Various alternative framings are put forward in an attempt to gloss over this. Homeworkers can “walk around the house in socks” or “stay in [their] pyjamas” all day long, provided they never forget the commitments, temporal in particular, that come with the job. Even if the new requirements of work are only overturning now outdated representations of wellbeing, they nevertheless demand far greater investment in one’s work.

Is co-working the solution?

In this process of “work-home” confinement, leaving the house from time to time can act as a sort of safety valve. In France today, private co-working spaces are estimated to host over 100 000 co-workers. And that excludes the explosion in other non-profit locations or places in the social and solidarity economy that offer co-working spaces. Often described as the new workspaces for the post-financial crisis labour force, co-working models are presented as particularly suited to a generation that has never experienced the office cubicle.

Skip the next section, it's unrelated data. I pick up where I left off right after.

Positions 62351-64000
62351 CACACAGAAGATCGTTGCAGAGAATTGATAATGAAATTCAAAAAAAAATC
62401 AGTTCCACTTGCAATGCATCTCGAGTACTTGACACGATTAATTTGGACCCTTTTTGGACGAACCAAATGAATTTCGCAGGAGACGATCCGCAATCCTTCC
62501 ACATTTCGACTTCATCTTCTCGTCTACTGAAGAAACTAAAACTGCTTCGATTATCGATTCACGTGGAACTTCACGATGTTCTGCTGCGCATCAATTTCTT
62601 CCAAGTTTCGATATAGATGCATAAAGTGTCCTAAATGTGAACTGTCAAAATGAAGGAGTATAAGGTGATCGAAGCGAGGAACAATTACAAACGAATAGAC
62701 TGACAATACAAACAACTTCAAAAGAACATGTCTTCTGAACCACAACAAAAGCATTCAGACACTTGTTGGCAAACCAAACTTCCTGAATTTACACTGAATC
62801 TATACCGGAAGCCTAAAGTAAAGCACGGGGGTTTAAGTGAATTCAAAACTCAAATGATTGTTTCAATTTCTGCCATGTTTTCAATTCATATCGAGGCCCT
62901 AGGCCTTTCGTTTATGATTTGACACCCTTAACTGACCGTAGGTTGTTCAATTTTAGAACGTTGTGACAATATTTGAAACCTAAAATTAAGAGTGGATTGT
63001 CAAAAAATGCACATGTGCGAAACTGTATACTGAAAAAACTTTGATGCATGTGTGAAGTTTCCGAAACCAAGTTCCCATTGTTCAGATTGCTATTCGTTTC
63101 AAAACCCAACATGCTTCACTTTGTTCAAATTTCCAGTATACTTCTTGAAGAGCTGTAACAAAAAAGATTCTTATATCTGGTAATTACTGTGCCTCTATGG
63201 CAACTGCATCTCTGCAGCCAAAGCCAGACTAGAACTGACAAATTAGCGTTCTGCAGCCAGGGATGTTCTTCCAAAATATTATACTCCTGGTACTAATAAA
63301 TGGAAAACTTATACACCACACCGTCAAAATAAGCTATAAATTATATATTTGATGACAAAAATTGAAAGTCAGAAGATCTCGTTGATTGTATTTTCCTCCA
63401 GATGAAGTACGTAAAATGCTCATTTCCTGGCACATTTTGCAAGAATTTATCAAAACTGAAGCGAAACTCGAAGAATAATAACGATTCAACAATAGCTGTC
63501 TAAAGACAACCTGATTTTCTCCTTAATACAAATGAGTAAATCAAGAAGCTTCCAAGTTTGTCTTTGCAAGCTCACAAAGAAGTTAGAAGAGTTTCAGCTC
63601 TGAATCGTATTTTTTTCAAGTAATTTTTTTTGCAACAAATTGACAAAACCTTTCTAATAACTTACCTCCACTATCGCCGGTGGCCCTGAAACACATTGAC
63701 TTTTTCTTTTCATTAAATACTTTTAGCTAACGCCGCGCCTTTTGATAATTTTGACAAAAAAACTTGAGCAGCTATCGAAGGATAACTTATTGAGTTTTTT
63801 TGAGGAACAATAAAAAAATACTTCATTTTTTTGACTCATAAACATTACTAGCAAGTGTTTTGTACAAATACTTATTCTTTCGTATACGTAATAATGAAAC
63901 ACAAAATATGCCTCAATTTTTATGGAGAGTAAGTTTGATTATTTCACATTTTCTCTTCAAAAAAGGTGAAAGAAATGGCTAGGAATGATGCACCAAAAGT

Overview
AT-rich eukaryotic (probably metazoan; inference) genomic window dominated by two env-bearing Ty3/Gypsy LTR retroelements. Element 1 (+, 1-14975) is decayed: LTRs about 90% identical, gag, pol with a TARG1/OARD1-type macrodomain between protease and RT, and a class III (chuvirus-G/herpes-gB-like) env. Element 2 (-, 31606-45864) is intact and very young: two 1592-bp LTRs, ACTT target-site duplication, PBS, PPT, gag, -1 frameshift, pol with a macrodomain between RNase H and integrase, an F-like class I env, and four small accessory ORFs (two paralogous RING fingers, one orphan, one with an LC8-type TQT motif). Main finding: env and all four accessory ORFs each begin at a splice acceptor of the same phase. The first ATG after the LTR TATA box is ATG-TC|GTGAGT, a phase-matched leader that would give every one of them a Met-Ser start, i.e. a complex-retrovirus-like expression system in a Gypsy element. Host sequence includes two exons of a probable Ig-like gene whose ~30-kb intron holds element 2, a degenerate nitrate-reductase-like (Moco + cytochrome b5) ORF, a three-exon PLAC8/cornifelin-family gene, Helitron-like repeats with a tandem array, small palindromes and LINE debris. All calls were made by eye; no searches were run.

Co-working spaces are aimed at the growing number of workers generically classified as freelance. For potentially precarious communities, these spaces are generally seen to promise a strong network for support so they can keep going and share tools dedicated to this alternative form of work. Upon joining a co-working space, a relationship is built with others based on their profession and their work-hard (and play-hard) attitude, but not on the specifics of their task or the objectives they pursue. Of course you expect to form close bonds with your new co-workers, when a space’s key selling point is being a home away from home with a comfy sofa, free tea and coffee, and nap room.

Happy alienation

Most of the people interviewed as part of our research unanimously expressed a real feeling of wellbeing from working from home. But they also had the sense that the urgency of work governed all of their social situations. It is as if several social roles overlap without clearly defined boundaries between them. This sense points to happiness in alienation, or happy alienation. Alienation is understood here to be the dispossession of the individual in the sense of a loss of control to another (be it an individual, virtual collective, network or company). It can reflect an inauthenticity in the existence experienced by the alienated individual.